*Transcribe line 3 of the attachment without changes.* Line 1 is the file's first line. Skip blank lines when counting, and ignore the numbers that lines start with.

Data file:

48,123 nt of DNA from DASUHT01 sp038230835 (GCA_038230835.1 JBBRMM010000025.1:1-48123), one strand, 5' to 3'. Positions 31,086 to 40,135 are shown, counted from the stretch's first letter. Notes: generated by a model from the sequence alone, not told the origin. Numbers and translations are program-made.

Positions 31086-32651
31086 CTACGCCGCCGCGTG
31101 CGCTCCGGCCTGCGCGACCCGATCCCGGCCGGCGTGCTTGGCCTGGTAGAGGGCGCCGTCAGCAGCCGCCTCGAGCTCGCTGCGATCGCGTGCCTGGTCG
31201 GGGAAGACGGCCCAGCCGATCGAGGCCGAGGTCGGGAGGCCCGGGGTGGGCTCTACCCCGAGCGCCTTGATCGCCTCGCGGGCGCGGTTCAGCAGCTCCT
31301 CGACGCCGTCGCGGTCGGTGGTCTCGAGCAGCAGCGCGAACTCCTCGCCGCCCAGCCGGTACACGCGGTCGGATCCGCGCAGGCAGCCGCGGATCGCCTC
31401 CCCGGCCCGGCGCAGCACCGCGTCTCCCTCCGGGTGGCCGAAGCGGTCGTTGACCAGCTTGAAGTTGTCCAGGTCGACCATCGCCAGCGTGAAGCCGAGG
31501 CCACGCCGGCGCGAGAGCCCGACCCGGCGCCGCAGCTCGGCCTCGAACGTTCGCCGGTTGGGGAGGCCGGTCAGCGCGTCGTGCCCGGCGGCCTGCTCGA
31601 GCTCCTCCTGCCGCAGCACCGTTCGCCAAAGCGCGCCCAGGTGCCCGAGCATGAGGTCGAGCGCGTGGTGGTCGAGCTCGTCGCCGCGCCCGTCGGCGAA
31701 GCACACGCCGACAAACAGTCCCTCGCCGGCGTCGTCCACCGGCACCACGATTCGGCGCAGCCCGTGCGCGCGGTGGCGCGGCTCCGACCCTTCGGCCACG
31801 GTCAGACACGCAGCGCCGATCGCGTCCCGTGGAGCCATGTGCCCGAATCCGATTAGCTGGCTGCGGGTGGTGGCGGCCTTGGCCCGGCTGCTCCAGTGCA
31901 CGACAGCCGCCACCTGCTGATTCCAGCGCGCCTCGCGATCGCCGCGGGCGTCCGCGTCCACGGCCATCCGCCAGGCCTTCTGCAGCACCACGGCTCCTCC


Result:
31086 CTACGCCGCCGCGTG